As automakers step up their electric vehicle plans, they’re getting in gear to make sure those future models won’t be held up by battery shortages. The prospect of EVs with empty battery trays is made more acute by the impact of the current chip crisis—which has held up auto production around the world.
Recent North American announcements are somewhat heartening. On October 18, Toyota said it would invest $3.4 billion in American battery production through 2030. The company has set aside $13.5 billion globally for battery development and production. It will launch a new company and build a US plant with Toyota Tsusho. The operation is to start production in 2025, and includes a $1.29 billion investment through 2031. Some 1750 jobs are to be created.
The big stake in batteries reflects changing priorities at Toyota, which has deemphasized EVs in favor of the hybrids it pioneered, plus hydrogen cars like the Mirai. Toyota now plans 15 battery EVs by 2025.
Also on October 18, Stellantis (similarly slow to advance battery cars, when it was FiatChrysler) said it will form a joint venture with LG Energy Solution to build a battery plant in North America, to go online in the first quarter of 2024, with 40 gigawatt-hours (GWh) of annual capacity.
Soon after, Stellantis announced another deal with Samsung SDI to produce both cells and modules in North America. The initial capacity will be 23 GWh. According to InsideEVs.com, the combined 63 GWh could power from 500,000 to 800,000 EVs. The cells and modules will be sorely needed, because Stellantis wants more than 40 percent of its US sales to be electrified by 2030. “We are deploying our aggressive electrification roadmap,” said Carlos Tavares, Stellantis CEO.
BMW’s i Ventures, the company’s venture capital investment arm, said—on October 18!—that it will invest in Our Next Energy (ONE), a Michigan-based company that works on energy storage, to come up with cheaper long-range EV batteries. “We are convinced that Our Next Energy has the potential to truly transform the space,” said Baris Guzel, partner at BMW i Ventures.
“Automakers are absolutely stepping up to make sure that they have adequate supplies of batteries in the coming years,” Sam Abuelsamid, principal analyst for e-mobility at Guidehouse Insights, told Autoweek. “This includes raw material sourcing, cell production, and recycling in addition to supporting the core battery research.”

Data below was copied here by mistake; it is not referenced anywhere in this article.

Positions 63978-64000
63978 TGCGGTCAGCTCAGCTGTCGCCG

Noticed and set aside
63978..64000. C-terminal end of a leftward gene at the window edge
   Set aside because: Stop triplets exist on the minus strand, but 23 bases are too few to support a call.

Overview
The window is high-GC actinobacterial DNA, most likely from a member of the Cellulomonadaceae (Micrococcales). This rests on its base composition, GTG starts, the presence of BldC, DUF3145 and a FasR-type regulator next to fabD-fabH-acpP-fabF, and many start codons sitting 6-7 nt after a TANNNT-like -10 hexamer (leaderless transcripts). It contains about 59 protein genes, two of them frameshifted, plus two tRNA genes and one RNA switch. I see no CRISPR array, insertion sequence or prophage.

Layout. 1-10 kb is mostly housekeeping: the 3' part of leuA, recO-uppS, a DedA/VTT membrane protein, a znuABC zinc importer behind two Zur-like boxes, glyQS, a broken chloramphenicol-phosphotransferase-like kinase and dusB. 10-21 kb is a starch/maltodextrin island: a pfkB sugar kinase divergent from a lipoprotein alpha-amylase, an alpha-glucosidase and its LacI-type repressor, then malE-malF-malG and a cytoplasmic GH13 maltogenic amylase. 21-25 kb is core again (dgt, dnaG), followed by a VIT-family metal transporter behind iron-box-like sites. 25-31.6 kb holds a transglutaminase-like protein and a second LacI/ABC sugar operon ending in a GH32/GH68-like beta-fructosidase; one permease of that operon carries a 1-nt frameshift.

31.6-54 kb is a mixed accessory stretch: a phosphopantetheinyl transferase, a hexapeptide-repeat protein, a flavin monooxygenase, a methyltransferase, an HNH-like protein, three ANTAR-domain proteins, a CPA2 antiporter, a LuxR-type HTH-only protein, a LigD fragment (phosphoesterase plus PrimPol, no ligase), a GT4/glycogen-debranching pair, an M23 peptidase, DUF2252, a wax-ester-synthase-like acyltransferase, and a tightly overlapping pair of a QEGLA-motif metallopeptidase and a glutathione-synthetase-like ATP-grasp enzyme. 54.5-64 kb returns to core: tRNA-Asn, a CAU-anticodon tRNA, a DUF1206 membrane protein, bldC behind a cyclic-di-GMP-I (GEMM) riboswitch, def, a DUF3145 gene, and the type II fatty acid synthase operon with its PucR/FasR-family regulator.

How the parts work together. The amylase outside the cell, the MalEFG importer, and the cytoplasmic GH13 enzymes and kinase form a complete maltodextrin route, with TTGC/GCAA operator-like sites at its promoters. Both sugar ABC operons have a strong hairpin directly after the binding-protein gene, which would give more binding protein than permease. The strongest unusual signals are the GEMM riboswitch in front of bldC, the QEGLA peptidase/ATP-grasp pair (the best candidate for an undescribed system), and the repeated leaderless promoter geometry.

The New York-based AlixPartners consulting firm said that it expects companies’ EV investments, including batteries, to total $330 billion globally in the next five years. Arun Kumar, managing director in AlixPartners’ automotive and industrial practice, told Autoweek that the North American battery situation is “getting better” and a lot of capacity is being added, but he still thinks a shortage is ahead. “Our view is that there is going to be a shortfall in batteries unless even more new capacity comes online,” he said. That assessment is based on automakers’ new model announcements and growing enthusiasm from consumers.
“There is going to be a shortfall in batteries unless even more new capacity comes online.”
Also still skeptical about readiness is Udo Panenka, president for the global industrial automation segment of ATS Automation Tooling Systems. He told Autoweek, “The automakers are making big steps in the right direction. However, I still believe that they will struggle to get all the required automation equipment in place on time, especially as the supply chain challenges—mainly relating to electronic components—are continuing.”
Automakers are moving on batteries, even as it’s uncertain what the demand will actually be in five years. Abuelsamid says that General Motors is building a framework for its 30 new EV models globally by 2025 (and an aspiration to sell only electrics by 2035). “GM has it’s Ultium Cells joint venture with LG, and there are two plants under construction in Ohio and Tennessee,” he said. “GM has also announced plans for at least two more plants with unconfirmed locations. GM has also invested in lithium production from brine in the Salton Sea, the lithium-metal battery maker SES, and solid-state batteries.”
Philip Lienert, a GM spokesman, told Autoweek, “The battery cell manufacturing joint ventures with LG Energy Solution we’ve announced, combined with the additional two plants that are coming, will give us 140 GWh of battery cell manufacturing capacity. And as we increase the energy density of our batteries, we’ll be able to provide power for more vehicles with fewer cells.”
Ford has its own joint venture with SK Innovation. The new enterprise is to be called BlueOval SK. Three new plants under the BlueOval SK banner (two in Kentucky, and one in Tennessee) will enable production of 129 GWh of EV batteries annually, the company said. That’s on the road to meeting energy demand for its vehicles that could be up to 140 GWh in North America by 2030 (and up to 240 GWh globally). Ford is investing more than $30 billion in EVs through 2025.
Automakers are producing mostly modules and finished battery packs. The production of actual cells—the battery’s basic building block—is still going to be mostly in Asian factories. Asked about independent cell manufacture in North America, Kumar said, “Only Tesla is seriously looking at it. It’s unclear if they will actually go ahead with it. Cell production is very capital intensive.”
One more announcement on “battery day” (October 18): Foxconn Technology Group, the Taiwan-based smartphone company, said it would build EVs for the Chinese, North American, and European markets. With advanced batteries, its Model E sedan, with design by the Italian firm Pininfarina, is to debut in 2023 with a projected 470-mile range.
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